The chef duo incorporates high-low ingredients — yuzu, rosewater, Oreo crumbles, dry cereal. And in typical Contra/Wildair fashion, the donuts themselves are objectively beautiful, coated with sheens of glaze and elegant accoutrements. “Our aesthetics come from trying to channel those months that we couldn’t cook at the restaurant, plating food and making food that looked beautiful,” says von Hauske Valtierra, who oversees the restaurants’ pastry program. They like to flip familiar, well-trodden flavors — tiramisu, creamsicle, or Boston cream pie — reinterpreting them by way of Wildair’s idiosyncratic culinary vernacular, placing emphasis on both ingredients and local milieu. They’ve also collaborated with their network of fellow creative minds, including Noma chef René Redzepi, artist Chloe Wise, designer Susan Alexandra, and actress Kiernan Shipka, to craft flavors for their burgeoning “Donuts With Friends” series. “That’s our way of being inventive and creative, other than, I don’t know, putting foie gras in a donut,” von Hauske Valtierra says. And fans will line up to try them all, each one like a novel Nike colorway.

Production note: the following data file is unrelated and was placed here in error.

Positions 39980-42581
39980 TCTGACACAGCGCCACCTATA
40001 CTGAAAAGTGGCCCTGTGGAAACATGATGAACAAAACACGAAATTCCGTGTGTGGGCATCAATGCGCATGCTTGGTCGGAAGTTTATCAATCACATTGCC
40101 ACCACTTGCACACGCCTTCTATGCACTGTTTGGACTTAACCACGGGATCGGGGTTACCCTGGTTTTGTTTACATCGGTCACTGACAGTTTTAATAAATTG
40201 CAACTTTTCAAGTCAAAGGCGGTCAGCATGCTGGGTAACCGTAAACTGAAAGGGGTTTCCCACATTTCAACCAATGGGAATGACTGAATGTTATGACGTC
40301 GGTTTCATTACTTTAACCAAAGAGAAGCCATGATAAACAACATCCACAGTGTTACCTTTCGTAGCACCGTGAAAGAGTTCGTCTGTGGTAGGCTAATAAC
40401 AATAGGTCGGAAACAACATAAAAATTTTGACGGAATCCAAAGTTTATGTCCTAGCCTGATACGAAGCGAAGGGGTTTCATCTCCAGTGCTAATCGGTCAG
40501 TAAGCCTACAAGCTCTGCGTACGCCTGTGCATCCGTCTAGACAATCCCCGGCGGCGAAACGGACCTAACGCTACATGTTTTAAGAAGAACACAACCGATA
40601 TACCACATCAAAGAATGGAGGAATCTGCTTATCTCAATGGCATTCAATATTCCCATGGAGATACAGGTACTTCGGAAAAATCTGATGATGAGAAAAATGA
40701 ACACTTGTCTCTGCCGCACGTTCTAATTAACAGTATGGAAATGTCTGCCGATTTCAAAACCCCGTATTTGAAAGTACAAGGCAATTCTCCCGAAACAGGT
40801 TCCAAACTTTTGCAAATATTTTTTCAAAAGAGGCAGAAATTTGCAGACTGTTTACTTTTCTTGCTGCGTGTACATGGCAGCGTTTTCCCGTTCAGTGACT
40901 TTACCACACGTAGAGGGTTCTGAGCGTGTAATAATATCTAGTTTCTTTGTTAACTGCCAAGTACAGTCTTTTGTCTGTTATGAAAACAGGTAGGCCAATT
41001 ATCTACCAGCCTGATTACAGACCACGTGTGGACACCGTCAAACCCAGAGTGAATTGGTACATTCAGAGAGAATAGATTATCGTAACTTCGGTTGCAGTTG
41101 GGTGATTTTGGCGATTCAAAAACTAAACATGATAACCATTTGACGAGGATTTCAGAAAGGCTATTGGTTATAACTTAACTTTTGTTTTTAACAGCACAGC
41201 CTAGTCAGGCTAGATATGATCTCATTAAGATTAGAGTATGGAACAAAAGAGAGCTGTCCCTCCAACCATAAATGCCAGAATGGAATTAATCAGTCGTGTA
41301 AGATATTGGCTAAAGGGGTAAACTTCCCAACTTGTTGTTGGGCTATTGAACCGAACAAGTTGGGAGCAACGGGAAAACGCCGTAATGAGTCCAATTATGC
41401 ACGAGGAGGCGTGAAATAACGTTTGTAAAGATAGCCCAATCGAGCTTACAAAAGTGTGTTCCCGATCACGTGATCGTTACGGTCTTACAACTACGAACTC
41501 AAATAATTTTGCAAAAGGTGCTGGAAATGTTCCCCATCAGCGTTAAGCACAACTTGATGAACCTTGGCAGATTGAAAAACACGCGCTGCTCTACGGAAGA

Hype is a multifaceted domain and in New York City — a place long known for its dwellers’ inclination to wait in line for pretty much anything — downtown is its epicenter. Certainly, “hype food” was born in its contemporary form in May 2013 at a bakery in SoHo, less than a mile from Wildair, thanks to an acutely novel treat created by French pastry chef Dominique Ansel. The cronut, the gastronomic portmanteau of a croissant and a donut, provoked 100-plus person lines down Spring Street, becoming a global phenomenon that eventually spawned its own Dunkin’ Donuts knockoff. In 2015, similar lines formed outside of the Lower East Side ice cream parlor Morgenstern’s, who’d released a menu of Kanye-inspired offerings, and at NoHo’s Kith Treats, a cereal-themed offshoot of Ronnie Fieg’s streetwear empire. Then, 2017 was the year of DŌ —edible cookie dough served in scoops like ice cream. Its flagship store opened, handily, a few blocks from NYU’s campus. For Wildair, selling $8 donuts at noon became an inadvertent drop.